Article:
How to Connect Excel to SQL Server Using VBA

When your database needs are simple, Excel can serve admirably. You can create numerous sheets in your worksheet and store different data types. There are instances when a relational database management system (RDBMS) like SQL Server is necessary. This method is not simple but you may need this strategy

Why Do We Need to Connect Excel to SQL Server Using VBA

You must collaborate on an interactive report drawn from SQL Server data in Excel. VBA ensures that everyone who receives the file can access the information without additional software or configuration. You only need to write the report’s code once for it to be easily executable by others, without the need for them to worry about possible dependency errors.

  • VBA ensures that everyone who receives the file can access the information without additional software or configuration. You only need to write the report’s code once for it to be easily executable by others, without the need for them to worry about possible dependency errors.
  • The process is accurate, compatible, convenient and quick with more data security.
  • Microsoft Excel can be a valuable and effective tool when evaluating SQL data. It is possible to set up a connection in Excel to directly link to a specific database that has been filtered according to your specifications. Because of this, you can generate pivot tables, report SQL data, and attach a data table to Excel.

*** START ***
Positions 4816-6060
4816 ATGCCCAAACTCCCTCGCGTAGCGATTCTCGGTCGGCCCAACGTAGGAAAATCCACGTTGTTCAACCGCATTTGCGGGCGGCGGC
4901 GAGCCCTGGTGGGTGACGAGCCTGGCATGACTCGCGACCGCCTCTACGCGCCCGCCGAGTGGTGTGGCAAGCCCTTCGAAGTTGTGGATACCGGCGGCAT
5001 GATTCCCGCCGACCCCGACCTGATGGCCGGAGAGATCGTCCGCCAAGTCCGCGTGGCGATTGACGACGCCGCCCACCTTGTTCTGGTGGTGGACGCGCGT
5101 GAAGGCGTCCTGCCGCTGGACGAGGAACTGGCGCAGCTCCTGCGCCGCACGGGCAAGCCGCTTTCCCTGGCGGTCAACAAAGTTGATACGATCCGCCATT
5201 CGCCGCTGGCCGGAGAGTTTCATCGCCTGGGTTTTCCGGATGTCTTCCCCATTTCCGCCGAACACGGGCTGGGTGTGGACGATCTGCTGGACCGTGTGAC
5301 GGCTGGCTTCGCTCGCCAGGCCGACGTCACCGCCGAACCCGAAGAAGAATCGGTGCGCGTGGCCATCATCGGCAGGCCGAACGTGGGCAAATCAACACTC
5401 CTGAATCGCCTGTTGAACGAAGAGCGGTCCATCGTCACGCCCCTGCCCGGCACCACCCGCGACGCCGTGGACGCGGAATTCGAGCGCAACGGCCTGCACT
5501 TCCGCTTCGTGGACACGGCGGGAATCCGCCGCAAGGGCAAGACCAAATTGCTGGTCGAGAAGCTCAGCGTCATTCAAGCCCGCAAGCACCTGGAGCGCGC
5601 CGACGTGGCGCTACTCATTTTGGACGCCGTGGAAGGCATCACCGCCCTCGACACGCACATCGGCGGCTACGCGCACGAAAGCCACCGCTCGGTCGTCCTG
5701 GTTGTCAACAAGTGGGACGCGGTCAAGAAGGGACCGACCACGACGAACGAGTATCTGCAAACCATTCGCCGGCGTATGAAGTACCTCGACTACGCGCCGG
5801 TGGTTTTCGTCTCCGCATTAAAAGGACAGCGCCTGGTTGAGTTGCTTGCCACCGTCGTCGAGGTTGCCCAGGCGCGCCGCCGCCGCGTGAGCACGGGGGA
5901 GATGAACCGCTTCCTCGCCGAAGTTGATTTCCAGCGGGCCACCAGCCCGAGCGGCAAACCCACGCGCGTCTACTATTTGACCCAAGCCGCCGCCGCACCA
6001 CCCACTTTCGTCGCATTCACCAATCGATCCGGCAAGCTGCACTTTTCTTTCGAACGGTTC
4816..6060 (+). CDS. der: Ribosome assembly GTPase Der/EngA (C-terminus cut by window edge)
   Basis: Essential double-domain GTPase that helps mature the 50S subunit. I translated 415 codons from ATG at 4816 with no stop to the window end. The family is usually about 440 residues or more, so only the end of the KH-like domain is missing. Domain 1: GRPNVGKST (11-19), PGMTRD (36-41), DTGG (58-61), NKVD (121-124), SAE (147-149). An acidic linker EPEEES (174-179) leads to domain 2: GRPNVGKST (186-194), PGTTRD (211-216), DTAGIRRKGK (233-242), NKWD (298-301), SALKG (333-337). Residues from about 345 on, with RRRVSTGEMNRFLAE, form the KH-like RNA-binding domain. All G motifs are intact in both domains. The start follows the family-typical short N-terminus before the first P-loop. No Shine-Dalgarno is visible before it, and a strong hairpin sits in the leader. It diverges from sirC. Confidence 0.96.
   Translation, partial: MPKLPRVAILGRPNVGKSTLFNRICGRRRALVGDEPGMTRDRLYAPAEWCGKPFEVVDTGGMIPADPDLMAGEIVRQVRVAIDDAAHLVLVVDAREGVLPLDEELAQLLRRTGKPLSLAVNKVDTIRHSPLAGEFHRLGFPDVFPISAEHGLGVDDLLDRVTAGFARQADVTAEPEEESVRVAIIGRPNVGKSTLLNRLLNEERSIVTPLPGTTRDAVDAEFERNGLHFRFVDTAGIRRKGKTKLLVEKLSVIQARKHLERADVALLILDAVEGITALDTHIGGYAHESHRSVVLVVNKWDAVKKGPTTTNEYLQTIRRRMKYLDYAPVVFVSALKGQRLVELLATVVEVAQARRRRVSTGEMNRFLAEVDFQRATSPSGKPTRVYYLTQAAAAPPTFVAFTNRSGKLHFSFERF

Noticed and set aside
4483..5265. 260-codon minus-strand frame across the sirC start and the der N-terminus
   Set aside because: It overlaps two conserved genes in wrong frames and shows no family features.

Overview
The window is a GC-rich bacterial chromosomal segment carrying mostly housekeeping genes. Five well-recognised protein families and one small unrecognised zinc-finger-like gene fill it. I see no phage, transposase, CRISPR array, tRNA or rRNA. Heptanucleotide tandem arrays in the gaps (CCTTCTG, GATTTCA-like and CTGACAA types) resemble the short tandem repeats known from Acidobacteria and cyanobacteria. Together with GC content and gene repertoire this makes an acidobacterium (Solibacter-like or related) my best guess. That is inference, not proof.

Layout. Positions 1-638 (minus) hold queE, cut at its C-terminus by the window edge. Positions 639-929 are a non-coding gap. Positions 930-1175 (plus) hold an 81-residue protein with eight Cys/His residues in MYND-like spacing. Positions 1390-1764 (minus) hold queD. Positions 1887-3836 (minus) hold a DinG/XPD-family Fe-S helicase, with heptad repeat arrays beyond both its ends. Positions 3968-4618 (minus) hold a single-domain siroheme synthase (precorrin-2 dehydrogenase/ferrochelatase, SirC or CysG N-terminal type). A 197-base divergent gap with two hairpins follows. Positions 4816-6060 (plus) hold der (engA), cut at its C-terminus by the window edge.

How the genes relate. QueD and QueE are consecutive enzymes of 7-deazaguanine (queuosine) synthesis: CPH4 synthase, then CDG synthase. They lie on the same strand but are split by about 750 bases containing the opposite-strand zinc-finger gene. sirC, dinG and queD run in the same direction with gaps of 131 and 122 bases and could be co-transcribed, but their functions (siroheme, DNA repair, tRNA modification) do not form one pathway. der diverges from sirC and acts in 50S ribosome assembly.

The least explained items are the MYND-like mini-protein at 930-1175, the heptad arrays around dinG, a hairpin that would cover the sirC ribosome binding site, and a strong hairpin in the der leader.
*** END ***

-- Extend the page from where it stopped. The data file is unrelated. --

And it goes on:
• Despite being visually accessible, Excel cannot hold more than one million lines of data, and the tool begins to slow down long before reaching that many lines of data. On the other hand, SQL can easily manage over one million fields of data. In addition, SQL queries offer greater flexibility and power.
  • Using VBA, you can better manipulate, pull, filter, update, and combine SQL data.

Steps to Connect Excel to SQL Server Using VBA

Step 1- Make a Database Table in SQL server

You’ll need SQL Server (any version) installed on your computer to work with the example.

Step 2- Make a table with a few rows.

Step 3- Add some ActiveX controls—a button and a combo box—into a sheet.

Step 4- Add an ActiveX Data Object (ADO) Reference before writing code. It will supply the classes, properties, and methods required to link items in the database.

Step 5- Select References from the Tools menu to include a citation in your work. Look for the Microsoft ActiveX Data Objects 6.1 Library in the list of cited works. Just hit the “OK” button.

Step 6- Open the Project Explorer and right-click the project to introduce a module. The Module includes ADO classes and properties-based database connection techniques.

Step 7- Click Sheet1 twice in the Project Explorer to enter the following code.

Example:

Sub ADODB_ConnWithMYSQLyogCommunity64()

Dim db As ADODB.Connection

Dim rs As ADODB.Recordset

Set db = New ADODB.Connection

db.Open “DRIVER={MySQL ODBC 5.1 Driver};” & _

“SERVER=localhost;” & _

“DATABASE=test;” & _

“USER=root;” & _

“PASSWORD=;” & _

“Option=3”

Set rs = db.Execute(“Select * from account”)

For i = 0 To rs.Fields.Count – 1

MsgBox rs.Fields(i).Name

Next i

End Sub

Conclusion

It doesn’t appear very easy and opens up many options for automating data from sources other than Excel workbooks. VBA and complicated SQL queries can create massive data tools. Connecting to the source is simpler than transferring data to Excel and starting the macro. Moreover, it accelerates work.


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